Hugo Fernandez
    Hugo Fernández is Professor of fine art and photography at LaGuardia Community College, where he has taught for more than twenty five years. He was born in Miami, Florida, the son of Cuban exiles. He began taking photographs in the early 1980’s, graduating from Miami Dade Community College in 1985 with an Associates degree in Communication and in 1989 from Florida International University with a Bachelors degree in Fine Art Photography. In 1989 he traveled to the Chilean Atacama desert, where he worked on an archeological dig with the R.P. Gustavo Le Paige Archaeological Museum and worked with an archive of the late German photographer Robert Mann Gerstmann. In 1993 he graduated from the Yale School of Art with a Masters degree in Fine Art Photography. In New York he has continued working in photography with the panorama format, which he began working with at Yale. In 2013, as part of a the LaGuardia/Chile Study Abroad Program he helped create, he returned to Chile, photographing in the south (Valparaiso/Santiago) and the Chilean/Argentine areas of Patagonia. He has also been working on a long-term project documenting the stories and life of his father. In 2015 and 2016 he traveled to Cuba, photographing his family, Havana, Pinar del Rio, Matanzas and the surrounding communities, including the Hemingway House Museum. His photographs have been exhibited in New York City and Miami galleries, as well as Florida International University, Dowling College and at LaGuardia Community College.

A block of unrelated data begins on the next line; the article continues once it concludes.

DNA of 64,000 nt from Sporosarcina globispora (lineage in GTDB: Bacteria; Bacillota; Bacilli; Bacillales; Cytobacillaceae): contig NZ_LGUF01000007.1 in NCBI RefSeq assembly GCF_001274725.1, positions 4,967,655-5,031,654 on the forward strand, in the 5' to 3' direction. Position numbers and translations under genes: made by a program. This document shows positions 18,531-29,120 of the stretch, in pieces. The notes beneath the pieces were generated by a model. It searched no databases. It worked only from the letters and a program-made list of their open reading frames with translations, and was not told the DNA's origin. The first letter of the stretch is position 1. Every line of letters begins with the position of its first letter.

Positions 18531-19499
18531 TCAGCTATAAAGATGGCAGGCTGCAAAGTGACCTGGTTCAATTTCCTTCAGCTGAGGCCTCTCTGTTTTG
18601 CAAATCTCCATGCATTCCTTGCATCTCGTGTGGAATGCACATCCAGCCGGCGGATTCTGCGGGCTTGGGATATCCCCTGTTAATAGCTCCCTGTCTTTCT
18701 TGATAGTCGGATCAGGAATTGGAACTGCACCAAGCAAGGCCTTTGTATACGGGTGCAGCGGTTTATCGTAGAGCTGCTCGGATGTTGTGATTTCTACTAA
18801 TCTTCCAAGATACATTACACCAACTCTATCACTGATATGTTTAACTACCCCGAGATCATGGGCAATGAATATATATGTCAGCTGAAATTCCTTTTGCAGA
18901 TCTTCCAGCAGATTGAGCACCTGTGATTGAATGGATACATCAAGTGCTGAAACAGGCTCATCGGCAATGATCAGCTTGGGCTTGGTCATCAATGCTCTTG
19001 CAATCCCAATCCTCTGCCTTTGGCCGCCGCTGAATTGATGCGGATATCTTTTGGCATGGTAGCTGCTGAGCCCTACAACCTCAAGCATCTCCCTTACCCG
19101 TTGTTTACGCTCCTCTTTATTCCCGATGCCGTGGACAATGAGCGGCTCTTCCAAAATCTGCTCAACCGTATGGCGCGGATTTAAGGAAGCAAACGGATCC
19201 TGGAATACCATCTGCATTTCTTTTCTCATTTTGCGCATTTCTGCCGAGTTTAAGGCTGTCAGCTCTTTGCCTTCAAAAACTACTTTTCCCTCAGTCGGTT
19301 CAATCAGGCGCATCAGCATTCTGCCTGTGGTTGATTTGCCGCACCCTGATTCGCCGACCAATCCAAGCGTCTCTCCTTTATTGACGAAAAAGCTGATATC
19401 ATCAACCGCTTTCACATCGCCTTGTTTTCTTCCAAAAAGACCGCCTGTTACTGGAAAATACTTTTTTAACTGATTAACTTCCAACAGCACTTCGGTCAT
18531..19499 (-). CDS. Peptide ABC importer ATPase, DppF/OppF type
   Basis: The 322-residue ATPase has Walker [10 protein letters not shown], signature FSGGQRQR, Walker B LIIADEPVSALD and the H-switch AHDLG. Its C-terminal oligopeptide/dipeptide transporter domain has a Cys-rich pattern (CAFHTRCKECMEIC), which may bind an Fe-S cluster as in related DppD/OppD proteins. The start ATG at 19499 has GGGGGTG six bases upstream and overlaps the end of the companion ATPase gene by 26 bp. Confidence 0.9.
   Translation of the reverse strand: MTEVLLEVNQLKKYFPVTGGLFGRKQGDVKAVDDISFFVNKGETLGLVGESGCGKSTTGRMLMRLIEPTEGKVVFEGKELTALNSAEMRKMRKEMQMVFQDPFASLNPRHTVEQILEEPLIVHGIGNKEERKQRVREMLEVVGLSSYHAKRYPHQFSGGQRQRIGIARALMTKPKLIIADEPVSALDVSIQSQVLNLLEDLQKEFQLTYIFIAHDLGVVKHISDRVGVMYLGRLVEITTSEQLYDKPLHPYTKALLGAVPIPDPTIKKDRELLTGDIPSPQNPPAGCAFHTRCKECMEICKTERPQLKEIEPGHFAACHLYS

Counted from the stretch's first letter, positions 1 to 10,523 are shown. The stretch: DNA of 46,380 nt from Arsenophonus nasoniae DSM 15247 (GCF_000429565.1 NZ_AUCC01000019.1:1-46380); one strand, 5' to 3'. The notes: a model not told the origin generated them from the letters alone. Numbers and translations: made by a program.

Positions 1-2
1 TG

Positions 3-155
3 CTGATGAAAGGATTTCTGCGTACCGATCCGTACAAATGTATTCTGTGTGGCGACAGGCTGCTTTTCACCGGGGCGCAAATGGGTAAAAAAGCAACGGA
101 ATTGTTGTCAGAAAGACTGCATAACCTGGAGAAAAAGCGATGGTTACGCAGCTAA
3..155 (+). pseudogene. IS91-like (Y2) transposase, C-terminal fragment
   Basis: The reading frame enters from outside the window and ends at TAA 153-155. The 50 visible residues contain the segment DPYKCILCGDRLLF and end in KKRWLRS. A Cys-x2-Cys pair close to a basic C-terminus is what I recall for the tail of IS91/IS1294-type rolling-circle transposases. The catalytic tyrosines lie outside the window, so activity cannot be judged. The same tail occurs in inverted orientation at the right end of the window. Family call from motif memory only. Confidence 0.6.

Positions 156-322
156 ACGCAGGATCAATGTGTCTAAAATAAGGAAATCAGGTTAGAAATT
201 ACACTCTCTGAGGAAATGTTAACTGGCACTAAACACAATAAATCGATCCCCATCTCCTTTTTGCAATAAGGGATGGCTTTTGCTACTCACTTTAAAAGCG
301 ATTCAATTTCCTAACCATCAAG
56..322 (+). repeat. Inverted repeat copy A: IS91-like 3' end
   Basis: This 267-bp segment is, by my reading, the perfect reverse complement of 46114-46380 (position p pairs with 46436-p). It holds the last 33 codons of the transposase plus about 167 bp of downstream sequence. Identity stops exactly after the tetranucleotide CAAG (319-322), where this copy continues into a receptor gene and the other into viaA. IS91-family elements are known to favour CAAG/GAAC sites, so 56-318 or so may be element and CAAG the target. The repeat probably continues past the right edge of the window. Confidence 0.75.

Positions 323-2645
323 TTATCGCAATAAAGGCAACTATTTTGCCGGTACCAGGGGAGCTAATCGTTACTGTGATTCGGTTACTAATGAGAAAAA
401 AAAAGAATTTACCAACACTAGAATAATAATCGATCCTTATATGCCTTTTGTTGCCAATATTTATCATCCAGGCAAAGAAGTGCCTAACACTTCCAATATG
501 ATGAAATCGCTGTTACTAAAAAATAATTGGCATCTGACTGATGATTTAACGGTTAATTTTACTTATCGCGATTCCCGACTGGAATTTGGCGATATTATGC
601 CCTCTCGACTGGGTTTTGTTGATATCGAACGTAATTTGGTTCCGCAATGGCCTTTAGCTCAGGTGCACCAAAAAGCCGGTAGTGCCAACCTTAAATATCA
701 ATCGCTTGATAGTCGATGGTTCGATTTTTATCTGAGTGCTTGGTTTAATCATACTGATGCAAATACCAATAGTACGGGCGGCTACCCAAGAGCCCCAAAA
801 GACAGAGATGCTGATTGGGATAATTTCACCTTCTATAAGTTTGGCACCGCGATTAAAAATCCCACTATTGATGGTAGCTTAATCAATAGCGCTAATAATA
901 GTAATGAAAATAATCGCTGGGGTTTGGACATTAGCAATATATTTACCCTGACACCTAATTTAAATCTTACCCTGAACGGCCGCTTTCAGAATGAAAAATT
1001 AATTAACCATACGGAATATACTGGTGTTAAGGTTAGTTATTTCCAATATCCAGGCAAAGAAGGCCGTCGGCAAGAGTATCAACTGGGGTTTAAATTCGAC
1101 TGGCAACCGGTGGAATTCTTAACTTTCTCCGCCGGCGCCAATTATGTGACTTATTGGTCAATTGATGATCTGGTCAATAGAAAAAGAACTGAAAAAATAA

Will Fulton
    Will Fulton is an Associate Professor of Music and Co-Director of the Music Recording Technology program at LaGuardia Community College. He is a musicologist, record producer, and DJ, and is the co-author with Dr. Patrick Rivers of the book 33 1/3: Camp Lo’s Uptown Saturday Night (Bloomsbury Academic Press, 2017). He has contributed chapters to Beyoncé: At Work, On Screen, and Online (Indiana UP, 2021), The Oxford Handbook of Hip Hop Music (Oxford UP, 2018), The Oxford Handbook of Music and Disability Studies (Oxford UP, 2016), The Grove Dictionary of American Music 2nd Edition (Oxford UP, 2013), and articles to American Music Review. He has lectured at the Rock and Roll Hall of Fame Museum, and at conferences for the Society of American Music, American Musicological Society, International Musicological Society, and the American Studies Association. Before he began teaching, Will served as A&R Director for Profile Records and Slash/Warner Music. His musical compositions and productions have appeared in numerous feature films and television broadcasts, and he has produced and remixed music for Run-D.M.C., Camp Lo, and Tupac Shakur. He holds a Master’s Degree in Musicology from Brooklyn College, and a PhD in Musicology from the City University of New York.

    Will Fulton
    TAMI GOLD has created more than 15 highly visible and critically acclaimed documentary films on topics at the center of public debate in the US and internationally, including women's rights, public health, conditions for workers and labor organizing, violence and discrimination against LGBT people, police accountability and community relations, and the US relationship with South Africa. Her films have been in the most prestigious film festivals, including the Sundance, Tribeca and New York Film Festival, and have won many awards including the Audience Award at Tribeca. Her work has screened on PBS, World Channel and HBO. Tami is a Full Professor at Hunter College, where she developed the video production curriculum in the 1990s, has led student exchanges to Cuba and South Africa, and has been a leader on many fronts including directing the James Aronson Awards for Social Justice Journalism. Tami Gold is recipient of Rockefeller, Guggenheim and Fulbright fellowships.

    Ana Maria Hernandez